The indefinite pronouns are:


somebody someone something
anybody anyone anything
nobody no one nothing
everybody everyone everything


We use indefinite pronouns to refer to people or things without saying exactly who or what they are. We use pronouns ending in -body or -one for people, and pronouns ending in -thing for things:

Everybody enjoyed the concert.
I opened the door but there was no one at home.
It was a very clear day. We could see everything.

We use a singular verb after an indefinite pronoun:

Everybody loves Sally.
Everything was ready for the party.

When we refer back to an indefinite pronoun we normally use a plural pronoun:

Everybody enjoyed the concert. They stood up and clapped.
I will tell somebody that dinner is ready. They have been waiting a long time.

We can add -'s to an indefinite pronoun to make a possessive.

They were staying in somebody’s house.
Is this anybody’s coat?

We use indefinite pronouns with no- as the subject in negative clauses (not pronouns with any.)

Anybody didn’t come >> Nobody came.

We do not use another negative in a clause with nobody, no one or nothing:

Nobody came.
Nothing happened.

We use else after indefinite pronouns to refer to people or things in addition to the ones we already mentioned.

All the family came, but no one else.
If Michael can’t come we’ll ask somebody else.
So that's eggs, peas and chips. Do you want anything else?





Hello Kirk and Peter M.,

What is the difference between "anybody" and "somebody"?
Which is correct: "Can somebody help?" or "Can anybody help?"

Thank you. Greetings from Indonesia

Hello widiatnala,

The difference is not simple and not something which can be expressed in a simple definition. Both mean 'a person, it doesn't matter who', but we tend to use 'somebody' when the expectation is that there is a person, and 'anybody' when we are suggesting there many not be a person. This is the same as with the use of 'some' and 'any' generally.

This often means that 'somebody' occurs most often in affirmative sentences and 'anybody' in negative sentences and questions.

In your examples, the first sentence (with 'somebody') suggests that the speaker believes there is a person capable of helping, and is asking if they are willing. The second sentence (with 'anybody') suggests that the speaker is less optimistic about getting help because they don't know if there is a person or not.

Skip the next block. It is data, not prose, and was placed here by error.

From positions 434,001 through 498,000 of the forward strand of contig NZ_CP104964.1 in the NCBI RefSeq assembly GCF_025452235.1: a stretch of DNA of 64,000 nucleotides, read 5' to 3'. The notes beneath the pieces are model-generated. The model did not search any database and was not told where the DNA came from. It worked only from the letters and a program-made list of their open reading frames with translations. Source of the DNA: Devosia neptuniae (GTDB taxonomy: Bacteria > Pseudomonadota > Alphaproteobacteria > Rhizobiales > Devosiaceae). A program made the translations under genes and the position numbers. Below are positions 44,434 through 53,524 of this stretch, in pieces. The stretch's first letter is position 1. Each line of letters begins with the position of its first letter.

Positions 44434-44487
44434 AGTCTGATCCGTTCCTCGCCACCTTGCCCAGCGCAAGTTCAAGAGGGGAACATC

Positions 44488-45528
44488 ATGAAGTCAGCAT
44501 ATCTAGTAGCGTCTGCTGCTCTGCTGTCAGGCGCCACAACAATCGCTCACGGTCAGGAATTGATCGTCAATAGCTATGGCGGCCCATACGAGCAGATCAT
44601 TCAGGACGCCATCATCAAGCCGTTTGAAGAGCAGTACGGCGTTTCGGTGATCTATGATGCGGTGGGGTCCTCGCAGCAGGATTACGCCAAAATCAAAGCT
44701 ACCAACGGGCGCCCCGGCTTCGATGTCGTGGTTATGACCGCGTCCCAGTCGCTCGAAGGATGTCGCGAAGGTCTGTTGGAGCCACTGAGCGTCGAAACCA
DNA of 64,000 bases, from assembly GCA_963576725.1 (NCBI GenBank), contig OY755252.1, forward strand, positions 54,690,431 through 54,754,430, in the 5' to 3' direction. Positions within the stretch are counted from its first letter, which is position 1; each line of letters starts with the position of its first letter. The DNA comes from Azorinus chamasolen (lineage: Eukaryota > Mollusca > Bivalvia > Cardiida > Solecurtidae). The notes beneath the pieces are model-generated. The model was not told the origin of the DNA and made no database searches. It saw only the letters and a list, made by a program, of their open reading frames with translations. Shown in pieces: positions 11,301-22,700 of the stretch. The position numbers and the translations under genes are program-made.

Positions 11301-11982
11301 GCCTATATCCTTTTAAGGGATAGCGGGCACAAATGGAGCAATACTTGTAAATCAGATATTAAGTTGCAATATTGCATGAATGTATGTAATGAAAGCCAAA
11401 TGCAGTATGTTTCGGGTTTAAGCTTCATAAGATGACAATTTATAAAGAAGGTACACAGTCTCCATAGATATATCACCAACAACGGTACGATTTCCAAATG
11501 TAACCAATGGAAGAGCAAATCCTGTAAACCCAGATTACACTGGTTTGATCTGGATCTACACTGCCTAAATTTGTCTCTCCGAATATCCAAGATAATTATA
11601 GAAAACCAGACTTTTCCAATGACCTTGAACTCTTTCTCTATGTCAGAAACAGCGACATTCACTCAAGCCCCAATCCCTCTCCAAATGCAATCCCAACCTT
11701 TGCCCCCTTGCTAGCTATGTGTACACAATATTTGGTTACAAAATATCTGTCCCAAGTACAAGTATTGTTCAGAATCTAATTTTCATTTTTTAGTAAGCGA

It is a subtle distinction, I'm afraid.


Best wishes,


The LearnEnglish Team

Hello, I have a doubt, there is a very famous film with Marylin Monroe titled "Some like it hot", well, shouldn't it be "Some likes it hot"?

thanks in advance

Hello Rich22,

In that title, 'Some' means 'Some people' so 'like' is actually correct. It's great that you spotted this! 

All the best,
The LearnEnglish Team

Thank you for the lesson. I am little confused on what personal pronoun is to be used in the sentence given below:

Everybody enjoyed the concert. They stood up and clapped.
I will tell somebody that dinner is ready. They have been waiting a long...

In above sentences, the indefinite pronoun 'everybody' and 'somebody' is replaced by pronoun "they".

Isn't 'everybody' and 'somebody' singular indefinite pronoun ??

Hello Lopa Shigaki,

Indefinite pronouns always take singular verbs, as you say. However, they describe multiple individuals and so when we replace them with regular pronouns we use 'they' rather than 'he', 'she' or 'it'. It does seem rather inconsistent, doesn't it, but that is how the language works!


Best wishes,


The LearnEnglish Team

Hello sir
I have a question. what is the difeerence between someone and somebody.
Thank you

Hi, there is no difference between 'someone' and 'somebody' in meaning but 'someone' is more formal.

Hello reshu sinha,

There is no difference in use. 'Someone' is perhaps slightly more formal and suited to formal writing, but both are quite common in everyday speech.


Best wishes,


The LearnEnglish Team

Hello. I'm really loving this website.
Well... I would like to ask about the exercise Indefinite Pronouns 1: 'I don’t want to talk to Stewart. I don’t have * to say to him.' We have to choose anybody or anything, but can we use some negative with any-? Or the rules are different of no- and negative clauses?